With the halving looming and transaction capacity maxed out, some are predicting a doomsday scenario. Much, therefore, depends on the Lightning Network. A “decentralized network using smart contract functionality in the blockchain to enable instant payments” which is capable of an amazing “millions to billions of transactions per second” according to the Lightning Network’s website.
The Lightning Network is a fairly old — in bitcoin terms — idea which makes use of bitcoin’s inbuilt script system allowing for trustless payments through intermediaries, but enforceable on the blockchain. In responding to a number of our questions, Eric Lombrozo, who has recently come to prominence as one of the main developers of Segregated Witnesses (Segwit), stated:
“Without 2nd layer networks like Lightning, the Bitcoin network must burden every single full node with every single transaction every single person makes. It’s sort of like if every time you pointed your browser at some page every other computer on the Internet would have to process that same page. The Lightning Network allows routing of messages between machines so that it is not necessary to flood the entire network with every transaction.”
The Bitcoin network is designed in such a way that every full node has a copy of the entire blockchain which currently stands at 60GB, according to blockchain.info, increasing by 5GB a month or 50GB a year at the current rate of 1MB per approximately 10 minutes. However, some of this space is taken by low-value transactions. After conducting some analysis, Rusty Russel, one of the main developers of the Lightning Network, shared a graph which suggests that 25% of current bitcoin transactions are for less than $1 with around 70,000 daily transactions for less than $5.
Many suggest that these transactions are better performed on the Lightning Network which further opens the opportunity for micro-transactions. Such as paying newspapers by the article, a timely and needed solution considering the increase in Adblock usage.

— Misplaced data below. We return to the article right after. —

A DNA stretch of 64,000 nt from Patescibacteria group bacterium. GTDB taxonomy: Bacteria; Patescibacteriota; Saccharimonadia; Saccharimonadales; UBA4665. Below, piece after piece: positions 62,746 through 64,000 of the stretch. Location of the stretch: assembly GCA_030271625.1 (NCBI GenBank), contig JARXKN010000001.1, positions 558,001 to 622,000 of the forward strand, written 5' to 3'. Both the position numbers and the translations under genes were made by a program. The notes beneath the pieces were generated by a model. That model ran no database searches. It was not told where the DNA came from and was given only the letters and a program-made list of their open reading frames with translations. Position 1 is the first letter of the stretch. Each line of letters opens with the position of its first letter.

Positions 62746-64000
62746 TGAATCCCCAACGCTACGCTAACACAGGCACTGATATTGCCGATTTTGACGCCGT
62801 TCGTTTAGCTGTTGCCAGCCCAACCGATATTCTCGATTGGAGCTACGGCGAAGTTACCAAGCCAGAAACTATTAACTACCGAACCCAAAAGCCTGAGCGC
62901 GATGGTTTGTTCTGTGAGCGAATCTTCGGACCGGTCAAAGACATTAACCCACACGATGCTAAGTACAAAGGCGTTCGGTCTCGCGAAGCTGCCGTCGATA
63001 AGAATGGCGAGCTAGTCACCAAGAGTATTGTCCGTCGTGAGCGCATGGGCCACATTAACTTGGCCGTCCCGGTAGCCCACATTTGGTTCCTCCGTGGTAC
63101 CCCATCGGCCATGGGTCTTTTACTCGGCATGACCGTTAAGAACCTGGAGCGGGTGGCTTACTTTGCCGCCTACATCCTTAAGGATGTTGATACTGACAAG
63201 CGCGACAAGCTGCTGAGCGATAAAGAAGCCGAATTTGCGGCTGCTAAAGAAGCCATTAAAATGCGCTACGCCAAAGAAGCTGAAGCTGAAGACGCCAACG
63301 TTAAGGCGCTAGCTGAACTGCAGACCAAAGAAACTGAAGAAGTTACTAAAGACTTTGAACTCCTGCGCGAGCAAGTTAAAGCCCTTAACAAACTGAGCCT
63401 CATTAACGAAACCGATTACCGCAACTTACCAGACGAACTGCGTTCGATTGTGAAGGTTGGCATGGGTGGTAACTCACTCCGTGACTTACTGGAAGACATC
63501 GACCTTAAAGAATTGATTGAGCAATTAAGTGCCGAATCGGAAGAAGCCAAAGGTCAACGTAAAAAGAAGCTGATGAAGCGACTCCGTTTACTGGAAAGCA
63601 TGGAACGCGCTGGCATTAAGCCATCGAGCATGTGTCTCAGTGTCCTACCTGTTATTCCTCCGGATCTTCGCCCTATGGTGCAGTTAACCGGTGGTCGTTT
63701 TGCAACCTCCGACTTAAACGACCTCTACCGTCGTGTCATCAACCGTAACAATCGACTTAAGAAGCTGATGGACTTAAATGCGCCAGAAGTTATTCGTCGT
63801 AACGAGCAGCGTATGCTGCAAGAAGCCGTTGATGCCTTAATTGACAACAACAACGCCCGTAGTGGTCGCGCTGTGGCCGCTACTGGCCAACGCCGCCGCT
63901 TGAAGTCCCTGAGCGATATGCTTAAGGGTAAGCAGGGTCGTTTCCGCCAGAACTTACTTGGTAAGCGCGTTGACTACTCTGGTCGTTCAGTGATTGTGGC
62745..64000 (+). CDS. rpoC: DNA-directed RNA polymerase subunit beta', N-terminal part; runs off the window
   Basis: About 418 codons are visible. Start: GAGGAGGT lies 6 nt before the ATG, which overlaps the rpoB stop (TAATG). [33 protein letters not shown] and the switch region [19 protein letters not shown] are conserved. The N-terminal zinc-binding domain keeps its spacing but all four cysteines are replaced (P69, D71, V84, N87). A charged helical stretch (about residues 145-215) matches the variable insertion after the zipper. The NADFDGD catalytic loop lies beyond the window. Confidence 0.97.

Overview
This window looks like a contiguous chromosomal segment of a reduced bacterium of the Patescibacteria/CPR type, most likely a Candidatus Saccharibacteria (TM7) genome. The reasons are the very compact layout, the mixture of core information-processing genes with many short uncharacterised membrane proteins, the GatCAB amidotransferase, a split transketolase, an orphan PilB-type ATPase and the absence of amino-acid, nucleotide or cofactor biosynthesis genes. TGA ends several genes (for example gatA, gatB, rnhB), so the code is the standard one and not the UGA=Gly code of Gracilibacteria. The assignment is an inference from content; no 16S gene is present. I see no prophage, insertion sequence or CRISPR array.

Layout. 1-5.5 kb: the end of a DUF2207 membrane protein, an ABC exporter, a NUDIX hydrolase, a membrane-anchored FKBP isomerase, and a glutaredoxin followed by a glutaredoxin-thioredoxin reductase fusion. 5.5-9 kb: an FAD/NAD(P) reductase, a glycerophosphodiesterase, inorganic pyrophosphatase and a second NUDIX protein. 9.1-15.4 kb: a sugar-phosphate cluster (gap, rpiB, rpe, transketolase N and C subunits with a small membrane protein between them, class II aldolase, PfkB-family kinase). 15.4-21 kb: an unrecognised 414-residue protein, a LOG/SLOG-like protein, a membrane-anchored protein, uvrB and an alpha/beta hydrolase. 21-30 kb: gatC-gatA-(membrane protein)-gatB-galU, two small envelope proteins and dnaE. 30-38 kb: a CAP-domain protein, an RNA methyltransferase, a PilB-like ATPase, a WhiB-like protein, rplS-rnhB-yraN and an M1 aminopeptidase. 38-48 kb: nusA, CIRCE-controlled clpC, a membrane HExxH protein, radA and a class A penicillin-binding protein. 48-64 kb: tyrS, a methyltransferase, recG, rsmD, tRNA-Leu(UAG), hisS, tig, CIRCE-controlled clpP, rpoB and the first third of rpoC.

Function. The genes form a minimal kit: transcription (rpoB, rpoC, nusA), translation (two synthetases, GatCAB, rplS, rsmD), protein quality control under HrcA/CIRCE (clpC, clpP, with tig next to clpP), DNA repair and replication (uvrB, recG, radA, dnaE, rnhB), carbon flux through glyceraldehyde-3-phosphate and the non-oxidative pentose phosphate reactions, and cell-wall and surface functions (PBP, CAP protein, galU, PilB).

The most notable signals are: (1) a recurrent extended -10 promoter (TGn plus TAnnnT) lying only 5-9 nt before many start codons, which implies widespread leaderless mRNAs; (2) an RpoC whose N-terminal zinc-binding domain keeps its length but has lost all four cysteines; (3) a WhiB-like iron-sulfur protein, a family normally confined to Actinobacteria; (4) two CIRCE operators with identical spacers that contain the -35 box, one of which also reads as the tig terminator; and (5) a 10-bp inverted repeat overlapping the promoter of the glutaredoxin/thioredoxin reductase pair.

Although concerns have been raised that lightning is a centralized solution as most transactions would occur on the richest, or most secure, or in other ways the best performing “hub” with further concerns raised in regards to a potential lack of privacy, few are against the Lightning Network itself. Gavin Andresen, the Chief Scientist at the Bitcoin Foundation and the main developer of Bitcoin Classic, stated in a forum post in December 2015 that he thinks “Lightning is a fantastic idea and it should happen”. He further echoed the opinion of most, if not all, in the so-called big-blockers camp, in stating that we need both the Lightning Network and onchain scaling.
After a year of heated debate, there is wide consensus that Bitcoin’s onchain transaction capacity is to increase. The current position is that the increase is to be deployed through Segwit, a solution architected by Pieter Wuille, one of the five core developers of bitcoin with commit access. It has two main purposes. To solve transaction malleability to make Lightning possible and to increase transaction capacity up to a maximum of 4MB in theory, but around 1.7 to 1.8MB in practice. The question is, however, will it be ready in time and when?
Joseph Poon, one of the main developers of the Lightning Network stated recently that: “A basic, functional version of Lightning Network should be ready when the Segregated Witness soft-fork goes live on Bitcoin, presuming it gets merged and activated this Summer.”
The Lightning Network, therefore, is likely to be ready as soon as Segwit is ready. As such, much depends on Segwit, which is currently in its last stages of testing with a block of 1.5mb recently created on the testnet. We asked Eric Lombrozo, one of the main developers of Segwit, the following:
A soft-fork has currently been deployed in version 0.12.1, which cannot activate before the first of May. Segwit will then follow in version 0.12.2 with presumably two or three months for uptake. So is Segwit to go live around August?